3 Quick Tips for Making Thanksgiving Diabetes-Friendly

Turkey that is about to be served on ThanksgivingFor those of you who don’t know, November happens to be National Diabetes Month. Throughout the month, communities and several organizations will be working together to help raise awareness for people living with diabetes (we highly recommend checking out our post about Diabetes Awareness Month from a year ago). As we all know, this month also happens to play host to the most food-centric holiday.

Thanksgiving in the South can include anything from fried turkey to repeated helpings of macaroni and cheese. Don’t get us wrong, this is a wonderful holiday that makes for some warm family memories. However, this feast represents a night full of temptation for someone who has been diagnosed with diabetes.

In honor of National Diabetes Awareness Month, we want to help show you how to make Thanksgiving that much better this year. Here are a few tips to help ensure a more diabetes-friendly holiday:

Take Your Turkey to New Heights

Could it really be a Thanksgiving feast without a generous helping of turkey? The good thing is that you don’t have to skimp on the bird if you are trying to make things healthier this season. In fact, you should play up the turkey! Heighten the flavors without upping the fat content by adding carrots, onions and even sage. A slow roasted turkey is an excellent source of lean protein that won’t raise your blood sugar.

Add in More Veggies

Plate full green beans ready to be cookedThere aren’t many foods on the planet that are better for people battling type 2 diabetes than vegetables. We like to think that you can’t possibly have too many vegetables on the table during a good Thanksgiving. Here are just a few of our favorite vegetables to include during the holidays:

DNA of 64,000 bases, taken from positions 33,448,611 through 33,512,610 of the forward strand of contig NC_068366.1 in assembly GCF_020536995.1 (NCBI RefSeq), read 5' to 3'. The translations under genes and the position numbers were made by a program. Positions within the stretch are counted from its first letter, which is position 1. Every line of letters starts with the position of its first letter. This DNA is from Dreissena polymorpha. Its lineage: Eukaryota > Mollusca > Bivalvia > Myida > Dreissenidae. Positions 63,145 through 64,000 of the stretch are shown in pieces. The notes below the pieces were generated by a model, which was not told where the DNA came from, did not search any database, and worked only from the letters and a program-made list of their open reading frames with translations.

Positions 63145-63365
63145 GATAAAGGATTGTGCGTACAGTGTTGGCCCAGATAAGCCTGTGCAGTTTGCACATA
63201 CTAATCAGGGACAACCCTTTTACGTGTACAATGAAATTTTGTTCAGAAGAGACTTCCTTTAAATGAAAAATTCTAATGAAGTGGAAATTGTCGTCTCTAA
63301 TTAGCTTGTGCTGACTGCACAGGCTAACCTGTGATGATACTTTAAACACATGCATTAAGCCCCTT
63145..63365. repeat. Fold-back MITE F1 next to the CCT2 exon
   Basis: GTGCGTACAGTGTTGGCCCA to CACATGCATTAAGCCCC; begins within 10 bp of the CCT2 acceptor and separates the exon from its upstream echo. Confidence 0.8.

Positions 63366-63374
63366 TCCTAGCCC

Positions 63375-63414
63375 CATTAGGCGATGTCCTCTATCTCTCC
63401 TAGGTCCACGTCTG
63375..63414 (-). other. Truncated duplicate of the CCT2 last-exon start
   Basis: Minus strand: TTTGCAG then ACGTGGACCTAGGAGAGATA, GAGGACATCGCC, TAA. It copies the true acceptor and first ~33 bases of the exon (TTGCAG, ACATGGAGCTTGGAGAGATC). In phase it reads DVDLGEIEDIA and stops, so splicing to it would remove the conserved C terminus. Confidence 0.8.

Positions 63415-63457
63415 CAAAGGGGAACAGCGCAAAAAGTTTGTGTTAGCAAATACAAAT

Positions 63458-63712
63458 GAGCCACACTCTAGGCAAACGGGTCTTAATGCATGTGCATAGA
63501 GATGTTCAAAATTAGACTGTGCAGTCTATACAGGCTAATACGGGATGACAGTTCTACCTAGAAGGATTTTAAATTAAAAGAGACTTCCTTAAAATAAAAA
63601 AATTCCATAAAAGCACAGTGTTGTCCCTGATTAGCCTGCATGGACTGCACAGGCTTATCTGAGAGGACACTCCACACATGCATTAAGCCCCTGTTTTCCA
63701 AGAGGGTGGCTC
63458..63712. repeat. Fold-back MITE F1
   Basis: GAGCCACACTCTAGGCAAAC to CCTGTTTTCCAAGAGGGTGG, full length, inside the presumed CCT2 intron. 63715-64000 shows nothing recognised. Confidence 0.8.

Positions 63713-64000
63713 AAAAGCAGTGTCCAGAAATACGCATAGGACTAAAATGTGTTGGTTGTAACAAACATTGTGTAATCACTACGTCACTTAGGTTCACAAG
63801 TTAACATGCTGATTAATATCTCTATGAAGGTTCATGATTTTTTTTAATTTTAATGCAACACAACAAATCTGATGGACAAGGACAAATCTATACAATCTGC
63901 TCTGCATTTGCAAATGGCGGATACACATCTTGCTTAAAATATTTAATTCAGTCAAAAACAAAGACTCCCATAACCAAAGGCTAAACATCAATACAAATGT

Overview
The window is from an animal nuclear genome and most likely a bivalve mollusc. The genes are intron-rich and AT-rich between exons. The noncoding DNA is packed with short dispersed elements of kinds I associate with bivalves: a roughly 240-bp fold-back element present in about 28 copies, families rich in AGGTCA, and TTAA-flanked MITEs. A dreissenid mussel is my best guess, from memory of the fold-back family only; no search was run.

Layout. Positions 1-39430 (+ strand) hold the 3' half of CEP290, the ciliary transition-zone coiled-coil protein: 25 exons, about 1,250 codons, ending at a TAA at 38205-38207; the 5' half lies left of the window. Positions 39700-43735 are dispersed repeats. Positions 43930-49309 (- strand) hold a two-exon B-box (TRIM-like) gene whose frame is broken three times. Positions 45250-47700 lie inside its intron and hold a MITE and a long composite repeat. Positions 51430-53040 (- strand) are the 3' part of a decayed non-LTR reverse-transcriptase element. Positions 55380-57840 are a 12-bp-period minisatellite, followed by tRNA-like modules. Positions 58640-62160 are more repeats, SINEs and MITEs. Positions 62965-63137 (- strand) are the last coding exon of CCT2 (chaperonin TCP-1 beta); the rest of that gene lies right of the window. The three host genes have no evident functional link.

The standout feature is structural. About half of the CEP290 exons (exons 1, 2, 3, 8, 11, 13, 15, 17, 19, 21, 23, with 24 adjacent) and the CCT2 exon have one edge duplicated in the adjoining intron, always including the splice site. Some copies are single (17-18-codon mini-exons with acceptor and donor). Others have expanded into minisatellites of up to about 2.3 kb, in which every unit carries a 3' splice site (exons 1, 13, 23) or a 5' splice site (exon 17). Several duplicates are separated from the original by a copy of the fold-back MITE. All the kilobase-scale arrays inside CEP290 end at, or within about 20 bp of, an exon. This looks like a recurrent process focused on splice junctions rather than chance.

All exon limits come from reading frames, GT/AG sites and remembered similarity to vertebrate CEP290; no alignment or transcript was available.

• Onions
  • Green beans
  • Brussel sprouts
  • Collard greens
  • Carrots
  • Broccoli
  • Spinach

Here are two veggie recipes that could make a perfect addition to your table this November:

Green Beans with Chanterelles and Cipollini

Cipollini onions and chanterelle mushrooms are not the cheapest ingredients, but it is Thanksgiving after all! If these aren’t an option, then pearl onions and cremini mushrooms make for perfect substitutes.

Ingredients for this dish include:

  • 4 tablespoons olive oil
  • 1 pound cipollini onions, peeled (halved if large)
  • 2 pounds green beans, stem ends trimmed
  • 6 tablespoons unsalted butter
  • 8 ounces chanterelle mushrooms,* rinsed, wiped clean, and larger pieces torn into quarters lengthwise
  • 1/3 cup minced shallots
  • 2 tablespoons chopped fresh thyme leaves
  • 1 teaspoon kosher salt
  • 1/4 teaspoon pepper
  • 1/3 cup reduced-sodium vegetable broth

Spinach and Persimmon Salad

Super healthy spinach, crunchy pecans and sweet persimmons combine for what could possibly be the best salad you’ll have on your table this Thanksgiving! Who said that a diabetic diet had to be super restrictive?

  • 1/4 cup rice vinegar
  • 2 tablespoons orange marmalade
  • 1 teaspoon toasted sesame oil
  • Salt and pepper
  • 5 quarts baby spinach leaves (1 1/4 lb.), rinsed and crisped
  • 3 firm Fuyu persimmons (5 oz. each), peeled and sliced into thin wedges
  • 3/4 cup glazed pecans

This is a really simple dish to prepare. Mix up sesame oil vinegar and marmalade in a large bowl. Add as much seasoning as you desire. Then add the persimmons, spinach and pecans and mix until the salad dressing evenly coats the ingredients.

Add Fruit to the Desserts

Sweet potatoes can make for an excellent dessert starter. They happen to be low in calories and they are naturally sweet. If you’re not interested in sweet potatoes (or can’t find any), then pumpkins are also a diabetes-friendly basis for fantastic holiday desserts. Things like pears and apples are great to add to the desert list, and these can be topped off with some light whipped cream or even some vanilla yogurt (studies have shown that yogurt would be a great choice).

Here’s a great video on that describes a few diabetic dessert recipes for Thanksgiving:

Last but not least, we strongly recommend getting out there and stretching your legs a little. You might be surprised how pleasant a quick stroll around the block can be after that holiday meal. Diabetes clinical studies have shown that brisk walks have a significant impact on long-term health.



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